Mark Few, Gonzaga
When I caught up with Few at the Fab 48 tournament at Bishop Gorman High School in Las Vegas, I reminded him that we conducted this same exercise last summer in that very gym. During that conversation, he told me that redshirt center Kelly Olynyk had improved dramatically and would have a great year. ("And you didn't believe me," Few said.) In fact, Olynyk was so good that he entered the NBA draft, where he was selected 13th by the Celtics. Given that Gonzaga lost two other starters, it's fair to say the program will take a step back from the version that was ranked No. 1 at the end of last season and earned its first-ever No. 1 seed in the NCAA tournament.
Instead of being anchored up front by Olynyk and Elias Harris, Gonzaga will rely heavily on its backcourt duo of 6-2 Kevin Pangos and 6-1 Gary Bell, Jr. "We'll be more guard-oriented," Few said. "Those guys have a lot of minutes under them. They've played a lot of games and had a lot of success in big moments." Unfortunately, Bell has had a "frustrating off-season," according to Few. He has not been able to work out this summer because he is still recovering from a stress fracture in his foot that he suffered during the first half of Gonzaga's NCAA tournament loss to Wichita State. Bell also had arthroscopic surgery to clean up one of his knees.
Pangos, on the other hand, has been very active this summer while competing at the LeBron James Skills Academy as well as for the Canadian national team at the World University Games. "He's just a worker, man," Few said. "We need to get him hunting more shots. He's got to find more ways to score."
The larger question revolves around the frontcourt. That's where Przemek Karnowski, the 7-1 sophomore center from Poland who averaged just 10.7 minutes per game, comes in. Few told me that Karnowski has slimmed down to 280 pounds after arriving on campus a year ago weighing 310. He has spent the summer playing for the Polish 20-and-under team. "He'll take a big step forward. He's primed for that," Few said. "We had such a plethora of bigs last year. He was starting to develop at the end of the year. Maybe it didn't manifest itself in points and rebounds, but we saw it."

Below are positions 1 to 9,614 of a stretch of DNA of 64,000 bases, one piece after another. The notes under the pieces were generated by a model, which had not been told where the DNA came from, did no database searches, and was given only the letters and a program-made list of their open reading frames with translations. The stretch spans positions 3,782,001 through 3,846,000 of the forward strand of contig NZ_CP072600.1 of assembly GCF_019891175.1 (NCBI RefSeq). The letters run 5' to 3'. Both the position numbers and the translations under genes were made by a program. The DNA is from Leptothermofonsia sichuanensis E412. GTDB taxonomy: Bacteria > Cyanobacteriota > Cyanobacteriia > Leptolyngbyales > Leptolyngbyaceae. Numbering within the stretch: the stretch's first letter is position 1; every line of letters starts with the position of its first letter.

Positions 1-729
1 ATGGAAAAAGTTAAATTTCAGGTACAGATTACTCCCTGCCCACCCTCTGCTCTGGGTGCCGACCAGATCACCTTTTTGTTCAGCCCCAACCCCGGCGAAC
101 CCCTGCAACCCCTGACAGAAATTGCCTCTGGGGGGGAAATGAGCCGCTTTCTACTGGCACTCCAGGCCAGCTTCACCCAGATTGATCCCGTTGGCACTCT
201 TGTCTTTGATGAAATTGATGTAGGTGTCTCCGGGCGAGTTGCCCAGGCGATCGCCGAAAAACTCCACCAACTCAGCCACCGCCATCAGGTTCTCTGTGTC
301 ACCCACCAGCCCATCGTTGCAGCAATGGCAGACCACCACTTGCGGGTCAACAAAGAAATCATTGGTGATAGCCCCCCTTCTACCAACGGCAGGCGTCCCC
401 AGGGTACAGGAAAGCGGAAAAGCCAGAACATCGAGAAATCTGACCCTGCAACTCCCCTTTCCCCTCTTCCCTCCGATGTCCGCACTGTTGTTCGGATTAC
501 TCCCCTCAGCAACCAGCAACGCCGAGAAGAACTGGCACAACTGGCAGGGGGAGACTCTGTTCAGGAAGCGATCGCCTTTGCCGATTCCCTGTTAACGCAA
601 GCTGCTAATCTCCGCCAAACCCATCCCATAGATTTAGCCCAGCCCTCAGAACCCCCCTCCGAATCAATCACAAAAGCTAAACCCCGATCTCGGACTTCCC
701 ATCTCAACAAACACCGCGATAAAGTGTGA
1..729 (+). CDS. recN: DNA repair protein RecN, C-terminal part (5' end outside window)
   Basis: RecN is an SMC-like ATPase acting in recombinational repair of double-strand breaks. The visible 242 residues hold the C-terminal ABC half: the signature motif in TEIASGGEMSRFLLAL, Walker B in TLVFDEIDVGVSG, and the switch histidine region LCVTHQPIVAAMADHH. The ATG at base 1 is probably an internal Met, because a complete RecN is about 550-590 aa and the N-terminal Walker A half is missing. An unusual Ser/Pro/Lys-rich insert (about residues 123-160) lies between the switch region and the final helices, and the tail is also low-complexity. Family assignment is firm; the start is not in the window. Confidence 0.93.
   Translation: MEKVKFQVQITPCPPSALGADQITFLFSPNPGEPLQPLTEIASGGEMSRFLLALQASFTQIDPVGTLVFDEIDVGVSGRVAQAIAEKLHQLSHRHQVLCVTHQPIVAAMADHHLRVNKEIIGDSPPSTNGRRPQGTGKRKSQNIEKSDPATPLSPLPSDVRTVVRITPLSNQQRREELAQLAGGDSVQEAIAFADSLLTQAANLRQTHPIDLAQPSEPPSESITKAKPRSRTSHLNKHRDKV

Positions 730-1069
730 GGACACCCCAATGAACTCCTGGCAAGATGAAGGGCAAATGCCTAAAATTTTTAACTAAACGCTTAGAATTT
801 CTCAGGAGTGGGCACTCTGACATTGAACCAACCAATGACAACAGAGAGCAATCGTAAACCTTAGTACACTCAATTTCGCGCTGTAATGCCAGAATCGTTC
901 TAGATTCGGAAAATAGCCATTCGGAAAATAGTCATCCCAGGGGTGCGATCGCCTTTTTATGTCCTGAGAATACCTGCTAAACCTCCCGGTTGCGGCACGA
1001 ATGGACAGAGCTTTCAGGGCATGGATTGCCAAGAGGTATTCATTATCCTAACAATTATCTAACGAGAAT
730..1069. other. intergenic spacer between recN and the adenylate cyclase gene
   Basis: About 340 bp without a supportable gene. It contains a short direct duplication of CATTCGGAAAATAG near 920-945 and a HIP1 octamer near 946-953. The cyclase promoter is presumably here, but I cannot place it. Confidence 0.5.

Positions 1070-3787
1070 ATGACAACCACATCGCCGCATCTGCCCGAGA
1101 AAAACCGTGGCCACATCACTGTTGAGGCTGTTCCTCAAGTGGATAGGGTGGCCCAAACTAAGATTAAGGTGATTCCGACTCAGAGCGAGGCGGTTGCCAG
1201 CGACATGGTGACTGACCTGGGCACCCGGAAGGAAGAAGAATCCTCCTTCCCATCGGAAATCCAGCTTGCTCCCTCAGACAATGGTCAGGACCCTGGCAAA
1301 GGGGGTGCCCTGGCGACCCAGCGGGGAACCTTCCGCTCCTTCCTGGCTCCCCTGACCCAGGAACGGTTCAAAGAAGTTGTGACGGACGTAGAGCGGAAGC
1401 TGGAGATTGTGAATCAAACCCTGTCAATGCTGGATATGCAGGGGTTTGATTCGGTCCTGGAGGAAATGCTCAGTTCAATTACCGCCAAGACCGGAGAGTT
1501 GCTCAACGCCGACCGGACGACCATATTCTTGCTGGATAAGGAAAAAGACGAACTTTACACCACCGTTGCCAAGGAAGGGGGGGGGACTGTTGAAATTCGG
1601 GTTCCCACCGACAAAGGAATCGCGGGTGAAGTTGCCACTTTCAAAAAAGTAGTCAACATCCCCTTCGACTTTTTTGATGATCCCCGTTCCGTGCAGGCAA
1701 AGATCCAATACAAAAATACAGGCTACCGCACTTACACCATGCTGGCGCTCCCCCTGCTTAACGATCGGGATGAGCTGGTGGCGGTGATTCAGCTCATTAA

Few also has high hopes for one of his newcomers, Gerard Coleman, a 6-4 swingman who transferred from Providence and is now eligible after sitting out last season. The Zags don't have nearly the depth up front they did last season, but that does not mean Few will try to increase the tempo. "I don't know if we'll press that much," he said. "We'll spread the floor. We've got to be able to shoot at all five spots."
Debbie Downer that I am, I couldn't talk to Few about last season without bringing up the disappointing ending -- a 76-70 loss to No. 9 seed Wichita State in the Round of 32. "I don't know. Didn't I see them get Ohio State down by 20?" he said, neck stiffening. "Didn't they have Louisville down by 12 in the second half? We just ran into a really hot team. They made 14 threes against us. They made two the game before. That's just the nature of the tournament, unfortunately."
It's also the nature of expectations, but Few didn't think his team would be flying too far under the radar. "We still have high expectations of ourselves," he said. "We always do. Every year is different. Every team takes on its own identity."
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